}
  • 1
    This is a good solution. I didn't particularly like the "let it crash and then analyzed the core dump." – dturvene Nov 3 '17 at 21:10
  • Note that you do still need to spread error checks with this style, but in a different manner. Here, the calling code must know how to clean up any resources for all code that it called in the case of an error. In the traditional style, each piece of code checks for errors and then cleans up only its own resources. IMO the latter is preferable as each piece has to know less about the others. – gntskn Jul 20 '20 at 16:49
  • Super useful answer, thanks. See also, "Standard signals" section here... Looks like I'll need to manually specify a bunch of signals if I want to catch everything... – Andrew Nov 10 '20 at 5:27
  • Okay so, if you do this, you can use strsignal to get a string representation of the signal, and then you can print/log that string and the sig int itself generically. Then you can reuse this code for a whole bunch of signals, with only 1 handler() function! – Andrew Nov 10 '20 at 5:43
10

If the SIGSEGV fires again, the obvious conclusion is that the call to MyfreeBuffers(); has not fixed the underlying problem (and if that function really does only free() some allocated memory, I'm not sure why you would think it would).

Roughly, a SIGSEGV fires when an attempt is made to access an inaccessible memory address. If you are not going to exit the application, you need to either make that memory address accessible, or change the execution path with longjmp().

6

You shouldn't try to continue after SIG_SEGV. It basically means that the environment of your application is corrupted in some way. It could be that you have just dereferenced a null pointer, or it could be that some bug has caused your program to corrupt its stack or the heap or some pointer variable, you just don't know. The only safe thing to do is terminate the program.

It's perfectly legitimate to handle control-C. Lots of applications do it, but you have to be really careful exactly what you do in your signal handler. You can't call any function that's not re-entrant. So that means if your MyFreeBuffers() calls the stdlib free() function, you are probably screwed. If the user hits control-C while the program is in the middle of malloc() or free() and thus half way through manipulating the data structures they use to track heap allocations, you will almost certainly corrupt the heap if you call malloc() or free() in the signal handler.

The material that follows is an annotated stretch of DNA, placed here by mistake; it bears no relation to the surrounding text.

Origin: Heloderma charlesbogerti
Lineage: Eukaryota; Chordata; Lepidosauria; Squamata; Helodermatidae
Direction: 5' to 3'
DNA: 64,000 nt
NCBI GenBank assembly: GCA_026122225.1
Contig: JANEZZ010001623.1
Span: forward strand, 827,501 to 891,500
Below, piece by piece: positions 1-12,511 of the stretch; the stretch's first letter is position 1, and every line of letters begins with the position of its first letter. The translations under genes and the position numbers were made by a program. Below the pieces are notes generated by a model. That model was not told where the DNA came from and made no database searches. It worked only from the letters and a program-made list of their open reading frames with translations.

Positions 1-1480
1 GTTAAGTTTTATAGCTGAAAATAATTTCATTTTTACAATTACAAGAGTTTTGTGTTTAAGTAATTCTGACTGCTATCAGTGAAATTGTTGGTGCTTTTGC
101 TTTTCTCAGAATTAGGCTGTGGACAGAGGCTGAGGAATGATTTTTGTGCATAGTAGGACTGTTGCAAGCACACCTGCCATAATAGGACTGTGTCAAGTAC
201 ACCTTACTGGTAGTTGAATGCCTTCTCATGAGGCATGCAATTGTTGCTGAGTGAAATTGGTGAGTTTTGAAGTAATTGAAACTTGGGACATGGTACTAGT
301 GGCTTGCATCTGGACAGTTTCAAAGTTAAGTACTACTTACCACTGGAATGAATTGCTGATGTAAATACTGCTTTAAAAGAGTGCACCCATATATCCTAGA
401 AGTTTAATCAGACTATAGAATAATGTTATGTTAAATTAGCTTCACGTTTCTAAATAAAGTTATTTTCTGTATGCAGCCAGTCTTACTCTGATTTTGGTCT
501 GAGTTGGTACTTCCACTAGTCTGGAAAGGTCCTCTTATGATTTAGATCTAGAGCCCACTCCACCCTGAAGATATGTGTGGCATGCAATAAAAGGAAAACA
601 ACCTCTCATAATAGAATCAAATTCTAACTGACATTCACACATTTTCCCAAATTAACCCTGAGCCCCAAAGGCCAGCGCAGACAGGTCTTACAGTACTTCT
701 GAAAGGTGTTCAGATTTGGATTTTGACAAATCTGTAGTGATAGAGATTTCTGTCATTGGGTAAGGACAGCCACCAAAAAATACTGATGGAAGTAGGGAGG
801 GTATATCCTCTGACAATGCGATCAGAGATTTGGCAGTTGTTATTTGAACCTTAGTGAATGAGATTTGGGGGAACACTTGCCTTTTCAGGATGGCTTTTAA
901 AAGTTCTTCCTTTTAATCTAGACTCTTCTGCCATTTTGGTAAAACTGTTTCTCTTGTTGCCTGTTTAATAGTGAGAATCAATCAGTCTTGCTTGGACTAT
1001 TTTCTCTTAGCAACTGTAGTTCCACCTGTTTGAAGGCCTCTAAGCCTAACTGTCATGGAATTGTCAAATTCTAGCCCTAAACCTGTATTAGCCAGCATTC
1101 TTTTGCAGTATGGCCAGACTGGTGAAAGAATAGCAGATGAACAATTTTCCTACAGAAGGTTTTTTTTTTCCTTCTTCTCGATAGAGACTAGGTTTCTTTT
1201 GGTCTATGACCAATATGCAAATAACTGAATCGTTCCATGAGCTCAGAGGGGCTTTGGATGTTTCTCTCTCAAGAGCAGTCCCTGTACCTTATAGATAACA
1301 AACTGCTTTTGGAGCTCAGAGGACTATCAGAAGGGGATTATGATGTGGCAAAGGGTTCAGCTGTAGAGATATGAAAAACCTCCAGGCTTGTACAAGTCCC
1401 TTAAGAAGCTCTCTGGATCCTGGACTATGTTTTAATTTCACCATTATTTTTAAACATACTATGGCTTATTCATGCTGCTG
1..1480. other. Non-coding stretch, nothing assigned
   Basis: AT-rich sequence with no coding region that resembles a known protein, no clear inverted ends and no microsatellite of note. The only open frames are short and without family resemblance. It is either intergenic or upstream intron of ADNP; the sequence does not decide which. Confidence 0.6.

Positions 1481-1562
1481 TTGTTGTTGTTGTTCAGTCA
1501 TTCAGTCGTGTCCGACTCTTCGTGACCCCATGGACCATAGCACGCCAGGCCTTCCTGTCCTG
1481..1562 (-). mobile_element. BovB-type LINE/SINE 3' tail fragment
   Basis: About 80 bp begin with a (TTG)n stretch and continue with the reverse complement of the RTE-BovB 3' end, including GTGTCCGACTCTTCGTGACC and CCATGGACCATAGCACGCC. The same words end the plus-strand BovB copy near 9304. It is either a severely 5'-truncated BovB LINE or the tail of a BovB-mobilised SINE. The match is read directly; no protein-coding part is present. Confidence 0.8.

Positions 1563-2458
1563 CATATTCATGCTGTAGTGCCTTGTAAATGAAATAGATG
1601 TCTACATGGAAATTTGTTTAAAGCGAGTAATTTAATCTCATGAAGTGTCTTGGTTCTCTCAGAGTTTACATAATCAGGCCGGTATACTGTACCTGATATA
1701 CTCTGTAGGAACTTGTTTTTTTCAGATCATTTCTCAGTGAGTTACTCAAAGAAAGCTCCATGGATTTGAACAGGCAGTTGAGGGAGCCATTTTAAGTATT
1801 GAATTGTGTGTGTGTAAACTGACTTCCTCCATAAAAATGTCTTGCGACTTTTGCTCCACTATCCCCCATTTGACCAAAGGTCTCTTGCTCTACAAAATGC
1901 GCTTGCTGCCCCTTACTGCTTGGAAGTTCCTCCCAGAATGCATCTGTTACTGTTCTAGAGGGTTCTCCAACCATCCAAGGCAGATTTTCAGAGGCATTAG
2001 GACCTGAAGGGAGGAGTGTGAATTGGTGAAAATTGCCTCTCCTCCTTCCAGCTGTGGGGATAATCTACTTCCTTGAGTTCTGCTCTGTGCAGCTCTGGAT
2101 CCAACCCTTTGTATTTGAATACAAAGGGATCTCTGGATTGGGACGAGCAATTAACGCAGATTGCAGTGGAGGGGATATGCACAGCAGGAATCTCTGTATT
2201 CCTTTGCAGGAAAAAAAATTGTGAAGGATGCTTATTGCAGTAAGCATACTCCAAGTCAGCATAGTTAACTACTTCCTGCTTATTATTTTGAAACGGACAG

About the only safe thing you can do in a signal handler is set a flag to say you caught the signal. Your app can then poll the flag at intervals to decide if it needs to perform some action.

0

Well you could set a state variable and only free memory if its not set. The signal handler will be called everytime, you can't control that AFAIK.

0

I can see at case for recovering from a SIG_SEGV, if your handling events in a loop and one of these events causes a Segmentation Violation then you would only want to skip over this event, continue processing the remaining events. In my eyes SIG_SEGV is similar to the NullPointerException in Java. Yes the state will be inconsistent and unknown after either of these, however in some cases you would like to handle the situation and carry on. For instance in Algo trading you would pause the execution of an order and allow a trader to manually take over, with out crashing the entire system and ruining all other orders.

0

Looks like at least under Linux using the trick with -fnon-call-exceptions option can be the solution. It will give an ability to convert the signal to general C++ exception and handle it by general way. Look the linux3/gcc46: "-fnon-call-exceptions", which signals are trapping instructions? for example.